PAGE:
The shape of multiple-apex type structures are largely formed by light.  The top parts of the tree will always have more vigorous growth because it gets the strongest light.  If the upper sections of the tree gets early refinement training, that portion will develop quickly and nicely . . . but to the detriment of the sections below which will be shaded out and not ever develop strongly. Too often potentially nice bonsai have weak lower branches that limit the tree's potential.

THE TRAINING PRIORITY:  
            "First the roots,  the lower trunk, the lowest branches, then the upper branches and top."

                The usual goal of bonsai is to create a tree with the feeling of an aged majestic specimen.   It will take time for any bonsai tree to mature and have the grandeur that is the reward of years of careful pruning and refinement. Without the proper long-term training strategy many bonsai will never get there because strong lower branches will never ever develop!

                The lowest branches reach out from under the shade of an enlarging canopy.   If it cannot grow out fast enough, it gets shaded out and dies.  In a dense forest,  trees only have branches on the outer edges of the forest or at the top of the trees.  In bonsai,  it's necessary to prune away growth that shade valuable lowest branches.  Without strong lower branches, it's not possible to create the illusion of an aged tree. A mature tree may be as wide as it is tall. Tropical banyans may be twice as wide as it is high.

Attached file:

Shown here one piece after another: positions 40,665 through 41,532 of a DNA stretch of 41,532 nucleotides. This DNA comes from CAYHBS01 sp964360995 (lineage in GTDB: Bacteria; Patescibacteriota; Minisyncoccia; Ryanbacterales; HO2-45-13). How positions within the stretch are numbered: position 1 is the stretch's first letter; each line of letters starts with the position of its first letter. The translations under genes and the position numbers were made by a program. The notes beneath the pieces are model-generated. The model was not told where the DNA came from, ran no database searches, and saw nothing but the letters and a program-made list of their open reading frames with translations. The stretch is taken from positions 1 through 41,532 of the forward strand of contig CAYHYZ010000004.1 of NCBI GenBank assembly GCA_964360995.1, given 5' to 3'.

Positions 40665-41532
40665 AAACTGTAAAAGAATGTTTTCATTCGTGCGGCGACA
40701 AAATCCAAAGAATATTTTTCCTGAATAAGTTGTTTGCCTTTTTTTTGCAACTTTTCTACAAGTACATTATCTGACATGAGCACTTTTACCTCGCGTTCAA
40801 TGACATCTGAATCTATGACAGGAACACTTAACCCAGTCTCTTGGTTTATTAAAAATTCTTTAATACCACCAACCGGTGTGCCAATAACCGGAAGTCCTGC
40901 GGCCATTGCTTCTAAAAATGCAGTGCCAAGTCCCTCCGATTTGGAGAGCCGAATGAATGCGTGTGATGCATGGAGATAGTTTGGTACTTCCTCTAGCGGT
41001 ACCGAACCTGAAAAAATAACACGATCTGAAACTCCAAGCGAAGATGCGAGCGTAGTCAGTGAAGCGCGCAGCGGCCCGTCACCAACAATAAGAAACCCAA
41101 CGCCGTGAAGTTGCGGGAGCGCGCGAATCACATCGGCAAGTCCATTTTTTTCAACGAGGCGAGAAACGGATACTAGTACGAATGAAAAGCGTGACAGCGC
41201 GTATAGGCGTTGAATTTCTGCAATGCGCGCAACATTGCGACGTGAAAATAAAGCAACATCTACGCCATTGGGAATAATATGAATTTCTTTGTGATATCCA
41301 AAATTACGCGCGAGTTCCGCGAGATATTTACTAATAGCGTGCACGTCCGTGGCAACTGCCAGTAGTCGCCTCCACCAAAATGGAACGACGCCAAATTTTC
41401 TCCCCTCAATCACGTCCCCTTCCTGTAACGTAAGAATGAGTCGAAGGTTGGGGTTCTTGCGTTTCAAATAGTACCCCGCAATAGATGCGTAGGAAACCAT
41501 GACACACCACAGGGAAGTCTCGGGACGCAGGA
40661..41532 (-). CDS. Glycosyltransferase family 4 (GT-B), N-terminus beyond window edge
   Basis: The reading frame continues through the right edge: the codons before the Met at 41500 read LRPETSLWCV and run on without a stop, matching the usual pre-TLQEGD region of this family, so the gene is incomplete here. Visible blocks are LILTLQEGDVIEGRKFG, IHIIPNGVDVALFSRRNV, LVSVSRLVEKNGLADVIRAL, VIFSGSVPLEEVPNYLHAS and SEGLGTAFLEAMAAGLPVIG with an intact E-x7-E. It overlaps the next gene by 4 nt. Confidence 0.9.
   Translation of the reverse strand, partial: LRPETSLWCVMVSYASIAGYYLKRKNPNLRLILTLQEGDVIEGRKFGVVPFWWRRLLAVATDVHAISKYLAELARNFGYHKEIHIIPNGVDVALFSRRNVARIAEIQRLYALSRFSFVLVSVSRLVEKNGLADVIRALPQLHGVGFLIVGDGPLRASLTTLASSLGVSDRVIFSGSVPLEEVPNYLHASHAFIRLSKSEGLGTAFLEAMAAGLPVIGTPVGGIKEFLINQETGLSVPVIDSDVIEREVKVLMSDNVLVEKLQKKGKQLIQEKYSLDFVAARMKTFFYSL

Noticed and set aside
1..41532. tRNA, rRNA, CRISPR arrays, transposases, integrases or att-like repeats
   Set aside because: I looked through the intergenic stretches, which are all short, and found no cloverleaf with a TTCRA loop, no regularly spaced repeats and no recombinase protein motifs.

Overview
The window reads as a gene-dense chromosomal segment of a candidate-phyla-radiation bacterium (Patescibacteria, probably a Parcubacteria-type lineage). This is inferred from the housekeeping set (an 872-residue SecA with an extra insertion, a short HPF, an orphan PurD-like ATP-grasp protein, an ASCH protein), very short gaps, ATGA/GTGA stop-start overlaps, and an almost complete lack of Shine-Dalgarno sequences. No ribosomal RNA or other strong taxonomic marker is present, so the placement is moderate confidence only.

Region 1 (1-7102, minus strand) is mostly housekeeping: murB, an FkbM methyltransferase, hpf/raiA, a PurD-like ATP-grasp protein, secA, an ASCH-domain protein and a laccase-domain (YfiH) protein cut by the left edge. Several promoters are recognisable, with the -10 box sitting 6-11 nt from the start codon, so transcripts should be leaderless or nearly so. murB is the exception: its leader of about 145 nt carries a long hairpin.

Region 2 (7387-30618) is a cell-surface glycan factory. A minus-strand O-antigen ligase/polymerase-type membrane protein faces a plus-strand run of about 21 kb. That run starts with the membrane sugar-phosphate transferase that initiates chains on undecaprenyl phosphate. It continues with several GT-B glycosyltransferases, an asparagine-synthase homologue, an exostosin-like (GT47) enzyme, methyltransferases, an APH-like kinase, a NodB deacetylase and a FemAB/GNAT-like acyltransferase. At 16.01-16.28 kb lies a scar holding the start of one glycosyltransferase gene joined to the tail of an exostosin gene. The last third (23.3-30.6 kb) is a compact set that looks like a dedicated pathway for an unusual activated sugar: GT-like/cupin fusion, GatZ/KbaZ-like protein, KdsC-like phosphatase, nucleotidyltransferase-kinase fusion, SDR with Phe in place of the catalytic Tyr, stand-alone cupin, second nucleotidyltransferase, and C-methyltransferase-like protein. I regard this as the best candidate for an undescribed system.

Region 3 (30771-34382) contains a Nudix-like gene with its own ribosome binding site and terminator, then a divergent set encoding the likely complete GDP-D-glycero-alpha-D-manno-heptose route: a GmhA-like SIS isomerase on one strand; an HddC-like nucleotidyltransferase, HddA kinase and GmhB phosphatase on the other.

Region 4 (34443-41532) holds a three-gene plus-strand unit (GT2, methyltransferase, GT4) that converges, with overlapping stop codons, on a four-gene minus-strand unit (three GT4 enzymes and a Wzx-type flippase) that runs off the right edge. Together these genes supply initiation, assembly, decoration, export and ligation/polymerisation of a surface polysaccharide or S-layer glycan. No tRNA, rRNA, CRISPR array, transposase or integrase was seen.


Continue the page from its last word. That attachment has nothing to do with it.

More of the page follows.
A tree naturally grows strongest at the top. To get strong lower branches,  it is necessary to continually prune strong growth to force growth to desirable areas.   In bonsai, we often prune the top of the bonsai ten times as much (or even more) than the lowest branches!  The top is drastically pruned and from time to time, a new primary growth tip is chosen and the most previous top is pruned off.  In this manner, the bonsai stays at the same height and interesting ramification is created.

THE LONG-TERM RAMIFICATION PRINCIPLE:  
            "As branches become more complex, they also become more crowded.  From time to time, remove whole sections of a branch to allow remaining sections to continue to divide."

                In training gradually lengthen the branches. Don't take a branch out to the full future length.  Start with  a third or a fourth of the future length.  Prune back to add just a little more.  Each branch will continue divide and become more complex.  But there's only a limited amount of room for each branch to develop.  

                The choice usually comes down to pruning out whole branches to allow remaining branches to become more complex, or retain all branches and thin out each branch.   This is difficult for novice trainers who hesitate and are afraid to remove weaker branches or to remove large sections of a well-developed branch. Either prune or watch the tree naturally thin out its inner branches. 

                It is very common to see this in once beautiful bonsai that have not been given good care for many years.  A bonsai that is severely pot-bound will steadily grow weaker. Stunted aging roots will produce insufficient growth and branches die.  Usually these are the lowest branches and inner branches that receive the least light.  In extreme cases, growth is only at the ends of branches and it's very difficult to bring such a tree back to its former glory.